24 September 2017 - RPS Partenrship
We provide training to your staff to prepare them for domestic and international travel - general crisis management training, security awareness and hostile environment training. Crisis management ensures that you carry out your duty of care to your staff and stakeholders and your reputation remains credible and intact as a result. We also provide support to your business travellers prior to their trips and during their trips if required.
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This is an abridged version of his interesting insight.
The feeling you get varies from place to place but in general things are very settled and stable. Historically our fears are centred around the “lone gunman on the beach” attack a little over two years ago. However, if sensible attitudes are applied and we limit our exposure to potential problem areas and threats we can easily enjoy a short-term business trip or even a consider a holiday if we’re comfortable with travel to low to medium risk areas.
Efforts are being made to improve security and in particular large hotels are trying to put in place measures to lure back the western holiday makers that have largely deserted the country in recent times.
What are the biggest risks?
In light of recent events you could argue that you’re at more risk in the UK than Tunisia, although this may be due in part to the greatly reduced numbers of westerners visiting the country. There is still a feeling that the response to the beach attack highlighted a lack of willingness by the local police to confront the gunman. Whilst it is very easy to deploy a visible presence and have various security checks in place, the reaction to extreme terrorist attacks remains unproven. It’s going to take some time for confidence to return.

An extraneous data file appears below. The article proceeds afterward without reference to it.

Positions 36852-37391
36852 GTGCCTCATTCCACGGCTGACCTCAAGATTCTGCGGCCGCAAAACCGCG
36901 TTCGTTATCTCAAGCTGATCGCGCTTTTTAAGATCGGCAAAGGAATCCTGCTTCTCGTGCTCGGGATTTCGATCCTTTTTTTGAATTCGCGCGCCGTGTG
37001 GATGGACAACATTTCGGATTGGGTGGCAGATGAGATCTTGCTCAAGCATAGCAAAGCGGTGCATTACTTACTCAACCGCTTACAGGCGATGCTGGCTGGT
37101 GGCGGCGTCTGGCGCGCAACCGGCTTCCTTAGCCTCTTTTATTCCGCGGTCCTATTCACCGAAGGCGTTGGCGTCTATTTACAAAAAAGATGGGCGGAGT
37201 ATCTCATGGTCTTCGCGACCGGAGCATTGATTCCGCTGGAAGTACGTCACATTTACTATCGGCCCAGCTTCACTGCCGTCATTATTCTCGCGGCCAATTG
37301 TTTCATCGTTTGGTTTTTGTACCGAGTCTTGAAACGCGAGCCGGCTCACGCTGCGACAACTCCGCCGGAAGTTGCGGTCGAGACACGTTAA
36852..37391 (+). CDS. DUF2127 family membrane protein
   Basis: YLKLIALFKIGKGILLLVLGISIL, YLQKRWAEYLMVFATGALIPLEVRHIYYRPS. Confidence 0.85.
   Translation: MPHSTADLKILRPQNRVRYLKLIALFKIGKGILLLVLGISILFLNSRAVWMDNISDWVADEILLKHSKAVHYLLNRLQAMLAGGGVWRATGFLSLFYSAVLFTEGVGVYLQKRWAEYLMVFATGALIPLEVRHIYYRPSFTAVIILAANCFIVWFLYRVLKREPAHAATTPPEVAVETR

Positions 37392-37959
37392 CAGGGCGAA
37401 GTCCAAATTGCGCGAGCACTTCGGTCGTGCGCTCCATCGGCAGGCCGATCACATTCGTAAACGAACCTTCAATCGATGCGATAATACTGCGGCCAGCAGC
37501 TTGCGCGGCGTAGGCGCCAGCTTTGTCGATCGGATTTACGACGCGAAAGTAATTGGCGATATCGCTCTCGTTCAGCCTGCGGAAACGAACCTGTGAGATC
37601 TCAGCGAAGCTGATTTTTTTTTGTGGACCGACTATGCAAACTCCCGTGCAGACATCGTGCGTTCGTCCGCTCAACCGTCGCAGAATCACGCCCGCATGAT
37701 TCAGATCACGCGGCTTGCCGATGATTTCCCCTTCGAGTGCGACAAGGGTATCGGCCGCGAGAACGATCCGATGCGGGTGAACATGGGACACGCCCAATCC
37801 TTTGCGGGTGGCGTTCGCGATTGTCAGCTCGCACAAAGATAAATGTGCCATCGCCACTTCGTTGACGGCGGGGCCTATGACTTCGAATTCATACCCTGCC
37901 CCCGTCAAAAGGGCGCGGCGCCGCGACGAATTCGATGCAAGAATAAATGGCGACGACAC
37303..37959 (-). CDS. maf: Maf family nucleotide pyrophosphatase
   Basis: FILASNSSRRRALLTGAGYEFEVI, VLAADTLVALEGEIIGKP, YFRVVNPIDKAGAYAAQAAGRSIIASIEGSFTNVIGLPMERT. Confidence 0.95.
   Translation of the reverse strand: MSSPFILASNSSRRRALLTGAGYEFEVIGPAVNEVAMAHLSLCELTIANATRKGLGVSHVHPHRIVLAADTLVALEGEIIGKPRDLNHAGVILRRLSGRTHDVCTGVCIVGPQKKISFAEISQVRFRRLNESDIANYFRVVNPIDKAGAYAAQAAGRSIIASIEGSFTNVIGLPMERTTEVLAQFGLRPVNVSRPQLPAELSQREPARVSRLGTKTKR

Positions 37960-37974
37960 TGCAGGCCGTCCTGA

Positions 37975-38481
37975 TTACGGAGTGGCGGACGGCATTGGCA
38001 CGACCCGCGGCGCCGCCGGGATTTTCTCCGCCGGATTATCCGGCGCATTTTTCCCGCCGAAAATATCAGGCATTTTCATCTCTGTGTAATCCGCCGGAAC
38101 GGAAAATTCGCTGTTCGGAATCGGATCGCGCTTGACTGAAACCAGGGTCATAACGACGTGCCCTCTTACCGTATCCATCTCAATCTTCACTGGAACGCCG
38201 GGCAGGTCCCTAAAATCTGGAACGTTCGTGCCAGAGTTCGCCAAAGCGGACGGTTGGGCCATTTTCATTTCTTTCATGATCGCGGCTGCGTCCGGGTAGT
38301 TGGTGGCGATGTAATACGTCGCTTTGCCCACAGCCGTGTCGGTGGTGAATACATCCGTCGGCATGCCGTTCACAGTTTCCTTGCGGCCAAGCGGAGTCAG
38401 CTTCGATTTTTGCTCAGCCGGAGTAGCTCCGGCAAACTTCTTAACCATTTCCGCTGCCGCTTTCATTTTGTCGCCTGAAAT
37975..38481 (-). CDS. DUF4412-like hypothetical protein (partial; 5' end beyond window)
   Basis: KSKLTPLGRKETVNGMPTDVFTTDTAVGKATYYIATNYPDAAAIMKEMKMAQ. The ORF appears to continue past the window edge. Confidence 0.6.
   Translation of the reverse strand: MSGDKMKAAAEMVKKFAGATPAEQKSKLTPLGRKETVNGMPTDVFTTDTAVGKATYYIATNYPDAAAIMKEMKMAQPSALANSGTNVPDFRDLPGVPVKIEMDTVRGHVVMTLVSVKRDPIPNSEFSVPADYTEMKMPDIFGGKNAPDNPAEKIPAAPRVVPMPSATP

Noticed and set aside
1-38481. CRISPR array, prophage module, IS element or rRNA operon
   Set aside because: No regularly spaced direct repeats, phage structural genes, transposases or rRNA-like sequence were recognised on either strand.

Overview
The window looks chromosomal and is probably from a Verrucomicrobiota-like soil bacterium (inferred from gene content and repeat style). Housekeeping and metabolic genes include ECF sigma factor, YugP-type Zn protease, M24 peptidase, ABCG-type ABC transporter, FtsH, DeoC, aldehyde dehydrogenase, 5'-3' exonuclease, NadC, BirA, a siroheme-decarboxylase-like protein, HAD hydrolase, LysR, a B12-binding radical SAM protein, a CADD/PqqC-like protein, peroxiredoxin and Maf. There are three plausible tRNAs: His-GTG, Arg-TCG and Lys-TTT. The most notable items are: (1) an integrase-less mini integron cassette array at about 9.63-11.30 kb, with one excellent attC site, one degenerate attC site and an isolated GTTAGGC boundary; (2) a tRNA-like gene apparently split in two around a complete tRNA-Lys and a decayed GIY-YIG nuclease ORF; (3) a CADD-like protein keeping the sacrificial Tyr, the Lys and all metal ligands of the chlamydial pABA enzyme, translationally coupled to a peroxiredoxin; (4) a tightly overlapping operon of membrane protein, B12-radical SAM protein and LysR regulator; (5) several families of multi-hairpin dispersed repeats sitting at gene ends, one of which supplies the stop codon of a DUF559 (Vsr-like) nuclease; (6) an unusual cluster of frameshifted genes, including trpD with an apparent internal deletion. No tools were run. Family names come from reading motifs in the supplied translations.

The threat remains from both Lone Wolf attacks as well as complex and multi-faceted attacks by organised teams with relatively easy access from neighbouring Libya and Algeria.
What are the overlooked risks?
In Tunisia, as in almost any hostile or at-risk environment, the most likely form of injury is going to be from being involved in a road accident. Driving yourself will be challenging for the most and the norm is to rely on taxis or organised transport. Stick with recommendations even if it’s only from the hotel concierge and if you find a driver you’re happy with get his card and use him for your trip.
Airport - you can exchange money within the airport it is advised to shop around for the best exchange rate, but be aware of people watching you and how you carry your cash.
Taxis - agree a price as they may overcharge you for luggage and try to get a taxi with a meter that works. Most hotels will have a shuttle service so check before you fly.
Credit Cards - ensure your credit cards work and are accepted in the hotel or you will be running around looking for a working ATM.
Checking out - we would advise check-out early, even the night before as the in the morning the chip and pin machines are slow; also ensure to check your bil, as service charges often get added.
Tipping - most places will add a service charge to your bill, however the staff may look for a tip as well.
Street crime and culture - because of the lone attack threat, some street crime has spiked. If they can't see it they wont want it !! We would advise reading about local customs and culture as the Tunisians are very proud of their culture and way of life.
Security - there is an increase in security and you will see Police check points and private security around hotels and on the access to the beaches. We would always recommend you to inform your local Embassy and check your travel and medical insurance policies cover Tunisia.
Contact us for more information or to attend one of our training courses; the next one is 20-22 November 2017. Download our brochure below and contact us to reserve your place.
Photos: RPS Partnership in Tunisia.